Going into college, I believed that I could do anything and be anyone, it was a time of infinite potential and possibilities. However, as I have begun to glimpse the end of my college experience on the horizon, the limitless potential now seems finite and rigid.
One regret of my first two and a three-quarters years at UP is how little of Portland I’ve actually seen and experienced.
When college first started, I, being the only one with a car, would drive my newfound friends to all the hot Portland spots. However, as the novelty of our friendships have faded and we have grown complacent, I have started prioritizing expediency and comfort over new experiences.
I order the same thing from the Starbucks on Lombard (Americano, black), I rotate between the same three restaurants, never changing my order, and I buy just about everything else from one of two Fred Meyers.
I often recommend Screen Door, Pip's Original Doughnuts & Chai and Stumptown to my friends who ask what are the quintessential parts of Portland, even though I have never actually been to them myself.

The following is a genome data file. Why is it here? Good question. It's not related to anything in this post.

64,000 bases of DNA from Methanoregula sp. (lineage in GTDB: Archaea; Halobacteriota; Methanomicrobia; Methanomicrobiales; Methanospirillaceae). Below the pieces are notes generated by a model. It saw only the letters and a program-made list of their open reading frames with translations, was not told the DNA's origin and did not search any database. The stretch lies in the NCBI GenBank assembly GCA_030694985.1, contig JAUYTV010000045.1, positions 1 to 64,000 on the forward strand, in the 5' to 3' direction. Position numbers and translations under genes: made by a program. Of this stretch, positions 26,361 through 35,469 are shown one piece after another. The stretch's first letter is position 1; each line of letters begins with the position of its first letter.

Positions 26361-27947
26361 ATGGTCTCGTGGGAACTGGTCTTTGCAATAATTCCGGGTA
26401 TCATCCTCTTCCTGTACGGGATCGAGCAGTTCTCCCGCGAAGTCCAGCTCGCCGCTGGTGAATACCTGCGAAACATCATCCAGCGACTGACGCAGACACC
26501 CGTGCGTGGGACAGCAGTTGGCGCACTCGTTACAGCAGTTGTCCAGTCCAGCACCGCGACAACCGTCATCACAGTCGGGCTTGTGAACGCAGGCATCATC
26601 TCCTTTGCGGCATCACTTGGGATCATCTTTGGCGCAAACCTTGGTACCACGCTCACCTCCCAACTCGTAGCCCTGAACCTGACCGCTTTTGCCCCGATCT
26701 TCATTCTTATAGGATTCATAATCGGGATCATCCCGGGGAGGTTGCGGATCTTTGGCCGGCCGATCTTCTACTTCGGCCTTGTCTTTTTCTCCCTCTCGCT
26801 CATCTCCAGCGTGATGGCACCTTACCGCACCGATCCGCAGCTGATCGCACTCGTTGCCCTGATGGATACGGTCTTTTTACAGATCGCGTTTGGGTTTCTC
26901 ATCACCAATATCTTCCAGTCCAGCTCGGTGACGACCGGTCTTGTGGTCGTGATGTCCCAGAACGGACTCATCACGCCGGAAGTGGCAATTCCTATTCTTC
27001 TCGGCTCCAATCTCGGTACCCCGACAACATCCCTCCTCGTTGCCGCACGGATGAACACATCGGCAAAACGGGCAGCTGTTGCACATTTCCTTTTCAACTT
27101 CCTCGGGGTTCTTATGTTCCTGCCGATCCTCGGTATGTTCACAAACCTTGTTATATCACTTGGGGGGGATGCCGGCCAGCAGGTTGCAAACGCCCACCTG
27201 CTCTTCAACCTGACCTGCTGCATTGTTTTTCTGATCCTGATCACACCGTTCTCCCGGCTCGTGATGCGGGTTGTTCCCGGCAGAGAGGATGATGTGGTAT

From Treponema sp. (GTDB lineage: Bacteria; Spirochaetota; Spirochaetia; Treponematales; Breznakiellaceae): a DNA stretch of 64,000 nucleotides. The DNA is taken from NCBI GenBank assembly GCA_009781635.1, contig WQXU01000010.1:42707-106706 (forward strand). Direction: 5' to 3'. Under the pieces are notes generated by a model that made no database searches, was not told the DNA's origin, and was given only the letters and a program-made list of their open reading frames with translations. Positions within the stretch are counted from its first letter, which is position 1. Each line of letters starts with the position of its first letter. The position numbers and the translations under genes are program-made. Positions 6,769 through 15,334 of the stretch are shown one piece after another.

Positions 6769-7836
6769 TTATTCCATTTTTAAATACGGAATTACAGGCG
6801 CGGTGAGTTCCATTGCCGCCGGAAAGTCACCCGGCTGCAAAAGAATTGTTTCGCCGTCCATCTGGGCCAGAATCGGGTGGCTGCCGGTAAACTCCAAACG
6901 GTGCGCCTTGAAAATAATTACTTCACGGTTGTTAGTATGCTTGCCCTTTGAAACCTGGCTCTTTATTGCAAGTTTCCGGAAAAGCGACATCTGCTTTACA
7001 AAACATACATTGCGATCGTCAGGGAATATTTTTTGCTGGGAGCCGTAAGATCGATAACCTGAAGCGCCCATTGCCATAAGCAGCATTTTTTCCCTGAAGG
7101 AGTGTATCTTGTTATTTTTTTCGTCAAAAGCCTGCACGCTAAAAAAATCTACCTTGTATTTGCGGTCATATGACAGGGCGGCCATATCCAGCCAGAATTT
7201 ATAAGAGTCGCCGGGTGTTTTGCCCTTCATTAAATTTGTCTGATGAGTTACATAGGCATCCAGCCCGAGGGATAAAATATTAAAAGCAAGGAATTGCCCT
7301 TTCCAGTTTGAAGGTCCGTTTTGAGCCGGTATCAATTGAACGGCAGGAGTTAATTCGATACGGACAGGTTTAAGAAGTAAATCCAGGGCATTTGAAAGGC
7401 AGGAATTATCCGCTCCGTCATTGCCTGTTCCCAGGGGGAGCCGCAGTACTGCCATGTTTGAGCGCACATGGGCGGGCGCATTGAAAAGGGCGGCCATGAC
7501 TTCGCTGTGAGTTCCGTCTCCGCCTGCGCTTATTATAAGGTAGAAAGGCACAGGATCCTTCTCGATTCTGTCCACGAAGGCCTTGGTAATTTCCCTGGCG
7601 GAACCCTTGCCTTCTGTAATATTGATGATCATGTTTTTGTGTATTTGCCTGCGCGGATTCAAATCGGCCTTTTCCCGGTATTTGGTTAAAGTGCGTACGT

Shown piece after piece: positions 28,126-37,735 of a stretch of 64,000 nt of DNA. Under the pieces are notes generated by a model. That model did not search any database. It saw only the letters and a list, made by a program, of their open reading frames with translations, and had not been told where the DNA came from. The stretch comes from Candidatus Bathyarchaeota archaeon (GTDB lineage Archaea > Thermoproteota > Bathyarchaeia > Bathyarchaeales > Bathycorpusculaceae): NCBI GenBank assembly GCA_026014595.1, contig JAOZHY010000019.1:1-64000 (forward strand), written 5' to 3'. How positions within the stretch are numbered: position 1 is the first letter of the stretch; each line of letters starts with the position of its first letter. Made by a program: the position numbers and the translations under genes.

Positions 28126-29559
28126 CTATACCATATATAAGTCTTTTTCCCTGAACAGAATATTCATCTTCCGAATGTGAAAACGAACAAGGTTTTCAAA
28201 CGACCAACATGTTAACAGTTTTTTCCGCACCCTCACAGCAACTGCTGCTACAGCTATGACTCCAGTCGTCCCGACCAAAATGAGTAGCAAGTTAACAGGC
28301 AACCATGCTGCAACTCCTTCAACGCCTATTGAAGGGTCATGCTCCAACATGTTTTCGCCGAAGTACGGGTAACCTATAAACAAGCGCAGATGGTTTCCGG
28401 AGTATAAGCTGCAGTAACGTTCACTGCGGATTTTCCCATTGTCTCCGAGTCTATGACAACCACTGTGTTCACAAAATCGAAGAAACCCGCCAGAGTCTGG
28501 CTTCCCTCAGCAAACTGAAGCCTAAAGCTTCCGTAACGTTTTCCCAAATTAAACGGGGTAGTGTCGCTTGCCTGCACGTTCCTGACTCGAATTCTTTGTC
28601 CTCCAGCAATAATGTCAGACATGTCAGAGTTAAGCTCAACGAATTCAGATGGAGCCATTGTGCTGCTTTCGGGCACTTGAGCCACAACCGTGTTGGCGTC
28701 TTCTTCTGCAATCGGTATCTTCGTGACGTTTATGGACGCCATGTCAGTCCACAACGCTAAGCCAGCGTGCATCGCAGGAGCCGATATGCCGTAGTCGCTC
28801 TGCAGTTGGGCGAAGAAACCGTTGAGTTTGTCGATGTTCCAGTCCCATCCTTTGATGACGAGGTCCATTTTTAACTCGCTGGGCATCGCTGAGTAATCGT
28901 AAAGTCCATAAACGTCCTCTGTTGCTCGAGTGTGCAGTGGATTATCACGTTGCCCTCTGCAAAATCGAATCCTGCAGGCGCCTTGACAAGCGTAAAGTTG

Maybe this is part of a larger issue in my life. I want to explore the world, meet lots of interesting people, lead a fulfilling life. What I don’t want is to live and die at a dead-end desk job, stuck doing the same thing day-after-day, a creature trapped in and defined by habit.
I’ve always had grand dreams of traveling the world. But reflecting on how little I’ve branched out of my comfort zone while at UP, I have to ask myself — do I only have these desires to brag about or post on my Instagram? Or do I truly want to immerse myself in a foreign culture and expand my bubble.
How can I reasonably expect myself to fulfill these dreams in the future if I can’t break out of my comfort zone now, when I am not tied down with a job, kids or significant other?
As I move forward, I don’t want to miss out on the wonders of Portland anymore. I recently went to Pine Street Biscuits for the first time after living in the Portland metropolitan area for 21+ years. It was delicious.
William Seekamp is the Sports Editor for The Beacon. He can be reached at email@example.com.
Have something to say about this? We’re dedicated to publishing a wide variety of viewpoints, and we’d like to hear from you. Voice your opinion in The Beacon.